The key objective of this project is to introduce and prepare a working model of eddy current brakes. The problems faced in conventional frictional brakes; i.e. fading, overheating, very short life span etc. precedes the motivation of the work, presented in the report, followed by the statement of problem and objectives.
A brake is a device which inhibits motion. Most commonly brakes use friction to convert kinetic energy into heat, though other methods of energy conversion may be employed. For example regenerative braking converts much of the energy to electrical energy, which may be stored for later use. Other methods convert kinetic energy into potential energy in such stored forms as pressurized air or pressurized oil. Still other braking methods even transform kinetic energy into different forms, for example by transferring the energy to a rotating flywheel.
Brakes are generally applied to rotating axles or wheels, but may also take other forms such as the surface of a moving fluid (flaps deployed into water or air). Some vehicles use a combination of braking mechanisms, such as drag racing cars with both wheel brakes and a parachute, or airplanes with both wheel brakes and drag flaps raised into the air during landing.
Since kinetic energy increases quadratically with velocity (K = mv2 / 2), an object traveling at 10 kilometers per second has 100 times as much energy as one traveling at 1 kilometer per second, and consequently the theoretical braking distance, when braking at the traction limit, is 100 times as long. In practice, fast vehicles usually have significant air drag, and energy lost to air drag rises quickly with speed.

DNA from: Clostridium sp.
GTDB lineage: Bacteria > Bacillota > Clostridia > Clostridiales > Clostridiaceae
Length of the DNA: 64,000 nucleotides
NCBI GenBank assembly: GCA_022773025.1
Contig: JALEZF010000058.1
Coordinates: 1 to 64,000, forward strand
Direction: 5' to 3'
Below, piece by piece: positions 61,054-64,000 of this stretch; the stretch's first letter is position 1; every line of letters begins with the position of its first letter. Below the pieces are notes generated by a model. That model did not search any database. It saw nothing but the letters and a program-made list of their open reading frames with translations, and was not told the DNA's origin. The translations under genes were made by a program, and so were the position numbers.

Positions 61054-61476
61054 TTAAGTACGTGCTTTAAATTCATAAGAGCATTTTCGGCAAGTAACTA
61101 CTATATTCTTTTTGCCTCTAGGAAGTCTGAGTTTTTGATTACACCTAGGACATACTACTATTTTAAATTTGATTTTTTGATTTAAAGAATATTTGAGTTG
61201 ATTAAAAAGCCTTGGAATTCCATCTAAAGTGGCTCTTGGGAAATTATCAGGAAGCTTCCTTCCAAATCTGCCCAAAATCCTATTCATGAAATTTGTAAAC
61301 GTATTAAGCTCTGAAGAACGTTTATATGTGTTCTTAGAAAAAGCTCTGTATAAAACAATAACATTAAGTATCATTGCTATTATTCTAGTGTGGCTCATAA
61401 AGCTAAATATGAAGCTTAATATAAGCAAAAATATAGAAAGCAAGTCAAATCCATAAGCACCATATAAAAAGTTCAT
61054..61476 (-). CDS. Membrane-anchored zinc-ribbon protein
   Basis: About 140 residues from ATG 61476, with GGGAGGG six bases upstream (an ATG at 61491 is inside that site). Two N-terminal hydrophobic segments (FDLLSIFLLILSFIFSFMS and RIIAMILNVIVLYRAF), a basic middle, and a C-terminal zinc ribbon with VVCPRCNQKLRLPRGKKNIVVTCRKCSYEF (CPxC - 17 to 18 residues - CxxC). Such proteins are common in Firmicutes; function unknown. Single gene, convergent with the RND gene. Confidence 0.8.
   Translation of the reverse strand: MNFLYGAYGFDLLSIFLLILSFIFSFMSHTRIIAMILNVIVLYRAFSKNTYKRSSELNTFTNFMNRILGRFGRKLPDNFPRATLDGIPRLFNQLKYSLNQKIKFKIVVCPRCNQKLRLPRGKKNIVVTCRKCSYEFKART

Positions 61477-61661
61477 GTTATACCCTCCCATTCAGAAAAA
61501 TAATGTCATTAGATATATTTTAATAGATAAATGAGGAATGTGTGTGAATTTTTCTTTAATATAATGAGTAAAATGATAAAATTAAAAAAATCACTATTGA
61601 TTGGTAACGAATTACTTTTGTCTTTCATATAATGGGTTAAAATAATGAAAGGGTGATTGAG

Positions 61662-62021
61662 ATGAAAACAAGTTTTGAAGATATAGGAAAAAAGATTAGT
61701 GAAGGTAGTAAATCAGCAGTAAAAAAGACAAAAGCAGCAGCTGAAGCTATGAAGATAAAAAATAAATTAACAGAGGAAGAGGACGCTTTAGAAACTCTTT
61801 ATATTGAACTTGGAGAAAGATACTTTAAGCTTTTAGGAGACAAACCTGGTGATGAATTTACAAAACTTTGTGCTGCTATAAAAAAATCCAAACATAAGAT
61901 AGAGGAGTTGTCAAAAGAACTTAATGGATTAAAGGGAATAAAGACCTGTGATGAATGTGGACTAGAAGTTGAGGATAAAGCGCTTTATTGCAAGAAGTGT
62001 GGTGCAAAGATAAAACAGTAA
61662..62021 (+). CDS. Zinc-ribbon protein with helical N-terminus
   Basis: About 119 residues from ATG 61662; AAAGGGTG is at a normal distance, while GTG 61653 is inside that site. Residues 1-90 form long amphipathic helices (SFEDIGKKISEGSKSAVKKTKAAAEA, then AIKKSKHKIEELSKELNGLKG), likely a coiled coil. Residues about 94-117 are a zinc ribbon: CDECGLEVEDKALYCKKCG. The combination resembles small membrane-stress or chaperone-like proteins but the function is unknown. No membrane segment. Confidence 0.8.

Friction brakes on automobiles store braking heat in the drum brake or disc brake while braking then conduct it to the air gradually. When traveling downhill some vehicles can use their engines to brake.
When the brake pedal is pushed the caliper containing piston pushes the pad towards the brake disc which slows the wheel down. On the brake drum it is similar as the cylinder pushes the brake shoes towards the drum which also slows the wheel down.
General Principle of Brake System
The principle of braking in road vehicles involves the conversion of kinetic energy into thermal energy (heat). When stepping on the brakes, the driver commands a stopping force several times as powerful as the force that spots the car in motion and dissipates the associated kinetic energy as heat. Brakes must be able to arrest the speed of a vehicle in short periods of time regardless how fast the speed is. As a result, the brakes are required to have the ability to generating high torque and absorbing energy at extremely high rates for short periods of time. Brakes may be applied for a prolonged periods of time in some applications such as a heavy vehicle descending a long gradient at high speed. Brakes have to have the mechanism to keep the heat absorption capability for prolonged periods of time.
Conventional Friction Brake
The conventional friction brake system is composed of the following basic components: